By Danza Johnson/NEMS Daily Journal
TUPELO – Banning text messaging while driving and giving radar to sheriff’s departments are at the top of area law enforcers’ 2011 legislative wish lists.
Lee County Sheriff Jim Johnson and Prentiss County Sheriff Randy Tolar said saving lives should be the top criteria while lawmakers decide what funds to allocate to the state’s police.
Johnson, Tolar and several other Mississippi sheriffs have been trying to get radar in patrol cars but have been unsuccessful. A bill to allow the speed-measuring devices in county vehicles has been killed at least seven consecutive years, according to Johnson.
“My number one wish for the legislators would be to let the county use radar to slow some of these cars down on county roads,” said Johnson. “There are more accidents where speed is involved on county roads than in any other area. People are losing their lives and radar is a tool we can use to slow these vehicles down. But right now our hands are tied.”
“The state Sheriff’s Association has pushed for radar for years but it gets shut down in Jackson every year,” said Tolar. “We don’t want these devices to boost revenue for the county, but to save lives and make traveling county roads safer.”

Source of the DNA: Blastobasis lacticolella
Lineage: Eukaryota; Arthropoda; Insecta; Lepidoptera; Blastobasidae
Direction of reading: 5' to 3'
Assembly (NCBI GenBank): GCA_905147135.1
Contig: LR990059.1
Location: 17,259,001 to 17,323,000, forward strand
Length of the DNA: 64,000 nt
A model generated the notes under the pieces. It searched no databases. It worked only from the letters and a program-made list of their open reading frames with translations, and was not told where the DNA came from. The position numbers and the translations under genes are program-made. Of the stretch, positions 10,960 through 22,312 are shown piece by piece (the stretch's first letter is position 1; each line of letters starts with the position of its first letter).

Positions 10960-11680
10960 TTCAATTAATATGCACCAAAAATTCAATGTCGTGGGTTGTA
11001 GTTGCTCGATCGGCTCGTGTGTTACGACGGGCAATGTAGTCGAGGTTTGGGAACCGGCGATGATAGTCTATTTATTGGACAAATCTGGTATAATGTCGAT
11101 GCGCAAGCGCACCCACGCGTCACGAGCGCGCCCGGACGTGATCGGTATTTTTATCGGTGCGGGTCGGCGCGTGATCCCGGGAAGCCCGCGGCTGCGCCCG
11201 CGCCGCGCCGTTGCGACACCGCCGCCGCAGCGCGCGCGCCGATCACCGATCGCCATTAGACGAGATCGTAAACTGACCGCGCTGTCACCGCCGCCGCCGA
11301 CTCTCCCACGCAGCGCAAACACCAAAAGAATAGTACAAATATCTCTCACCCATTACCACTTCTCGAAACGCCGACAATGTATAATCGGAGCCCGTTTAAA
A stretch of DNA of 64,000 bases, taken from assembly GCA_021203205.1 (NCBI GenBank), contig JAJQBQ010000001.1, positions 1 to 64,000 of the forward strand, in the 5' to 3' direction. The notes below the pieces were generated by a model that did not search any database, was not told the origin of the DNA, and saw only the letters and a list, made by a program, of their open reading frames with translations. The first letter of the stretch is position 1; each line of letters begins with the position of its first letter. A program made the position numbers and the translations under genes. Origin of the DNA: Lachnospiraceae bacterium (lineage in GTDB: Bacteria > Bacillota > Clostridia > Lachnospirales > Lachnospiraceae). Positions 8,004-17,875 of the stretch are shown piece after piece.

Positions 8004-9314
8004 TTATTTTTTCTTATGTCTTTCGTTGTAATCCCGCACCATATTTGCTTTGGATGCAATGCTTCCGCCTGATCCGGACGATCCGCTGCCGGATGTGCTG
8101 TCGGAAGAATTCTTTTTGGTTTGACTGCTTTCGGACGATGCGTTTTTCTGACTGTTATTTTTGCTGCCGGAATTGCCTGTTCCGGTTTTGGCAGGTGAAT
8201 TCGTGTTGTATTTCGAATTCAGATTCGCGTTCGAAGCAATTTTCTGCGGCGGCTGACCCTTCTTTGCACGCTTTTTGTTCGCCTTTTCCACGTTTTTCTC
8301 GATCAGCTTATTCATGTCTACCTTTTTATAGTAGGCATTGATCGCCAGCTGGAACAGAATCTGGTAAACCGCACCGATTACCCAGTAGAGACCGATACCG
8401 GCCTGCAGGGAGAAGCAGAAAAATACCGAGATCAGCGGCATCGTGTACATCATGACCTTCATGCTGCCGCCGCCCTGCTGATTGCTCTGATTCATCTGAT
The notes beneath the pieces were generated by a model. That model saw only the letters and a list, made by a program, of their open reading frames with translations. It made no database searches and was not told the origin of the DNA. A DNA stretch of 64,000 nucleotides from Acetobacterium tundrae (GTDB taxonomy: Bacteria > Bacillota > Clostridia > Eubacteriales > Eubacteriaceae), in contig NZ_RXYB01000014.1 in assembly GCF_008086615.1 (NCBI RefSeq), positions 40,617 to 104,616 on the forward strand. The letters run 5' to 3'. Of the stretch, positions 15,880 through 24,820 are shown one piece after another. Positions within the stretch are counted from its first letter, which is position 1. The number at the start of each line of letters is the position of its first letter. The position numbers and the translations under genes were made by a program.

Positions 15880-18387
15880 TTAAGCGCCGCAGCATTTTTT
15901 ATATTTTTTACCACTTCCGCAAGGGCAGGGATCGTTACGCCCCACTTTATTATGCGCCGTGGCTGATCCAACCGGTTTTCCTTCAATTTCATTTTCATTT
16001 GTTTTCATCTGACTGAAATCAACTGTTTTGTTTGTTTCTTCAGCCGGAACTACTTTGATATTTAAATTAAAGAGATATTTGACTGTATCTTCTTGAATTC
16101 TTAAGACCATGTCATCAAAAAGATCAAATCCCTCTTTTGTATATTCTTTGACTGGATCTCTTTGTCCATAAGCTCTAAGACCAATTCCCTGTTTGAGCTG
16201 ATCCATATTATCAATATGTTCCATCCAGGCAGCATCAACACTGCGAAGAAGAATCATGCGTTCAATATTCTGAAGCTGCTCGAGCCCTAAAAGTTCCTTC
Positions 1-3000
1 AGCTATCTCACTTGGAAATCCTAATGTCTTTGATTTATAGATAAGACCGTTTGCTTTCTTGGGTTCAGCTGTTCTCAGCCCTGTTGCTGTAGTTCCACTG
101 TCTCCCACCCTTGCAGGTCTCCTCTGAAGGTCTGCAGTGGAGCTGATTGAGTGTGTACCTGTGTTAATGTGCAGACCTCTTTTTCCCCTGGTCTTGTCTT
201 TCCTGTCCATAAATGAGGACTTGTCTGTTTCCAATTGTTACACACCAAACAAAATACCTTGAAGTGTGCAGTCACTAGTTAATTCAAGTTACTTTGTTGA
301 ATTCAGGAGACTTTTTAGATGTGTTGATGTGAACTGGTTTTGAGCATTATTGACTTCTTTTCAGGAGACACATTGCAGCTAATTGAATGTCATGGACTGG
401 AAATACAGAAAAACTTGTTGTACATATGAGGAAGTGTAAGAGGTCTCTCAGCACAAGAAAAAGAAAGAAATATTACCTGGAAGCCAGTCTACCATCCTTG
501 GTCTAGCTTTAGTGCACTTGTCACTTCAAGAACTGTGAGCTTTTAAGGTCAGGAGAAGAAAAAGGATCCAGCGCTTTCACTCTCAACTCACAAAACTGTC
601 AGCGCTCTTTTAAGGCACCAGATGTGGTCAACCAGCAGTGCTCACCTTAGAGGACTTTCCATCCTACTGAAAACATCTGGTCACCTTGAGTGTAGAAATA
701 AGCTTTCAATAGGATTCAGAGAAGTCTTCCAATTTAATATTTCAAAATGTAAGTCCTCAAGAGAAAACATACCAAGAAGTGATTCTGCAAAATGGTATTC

Oxford Police Chief Mike Martin has radar, but it doesn’t protect motorists from drivers who are text messaging.
“We have to address this issue of cell phones and texting while people are driving,” said Martin. “It is a very dangerous distraction and it’s going to cost someone their life.”
Thirty states currently have laws against texting and driving and 11 of those laws were passed in 2010.
Tupelo Police Chief Tony Carleton, Tolar, Johnson and Itawamba County Sheriff Chris Dickinson all agreed that texting while driving should be outlawed.
When 2010 started, the usual drugs of meth, crack cocaine and marijuana were what law enforcers dealt with on a regular basis. Then the marijuana substitute Spice hit the market and the Legislature was forced to create laws to ban the incense that was sold over the counter but used for cheap highs.
Now law enforcers are hoping that lawmakers take the same approach to the latest, but more dangerous convenience store product, Ivory Bath Salts.
Dickinson said his deputies are battling people high on the crystallized salts on a weekly basis and the encounters are getting more volatile. The bath salt is a meth-like substance that can be found in stores and is smoked to gain a high. It causes hallucinations and problems for law enforcement.
“My number one concern is for someone to do something about this Ivory Salt,” said Dickinson. “I’ve had deputies injured from wrestling people on it and it’s getting worse. This stuff is serious and someone will be hurt or killed and it could be a deputy.”
Other hot-button issues for officers are retirement benefits, better certification requirements for sheriffs and serial number regulation changes for ATVs.
Contact Danza Johnson at (662) 678-1583 or firstname.lastname@example.org.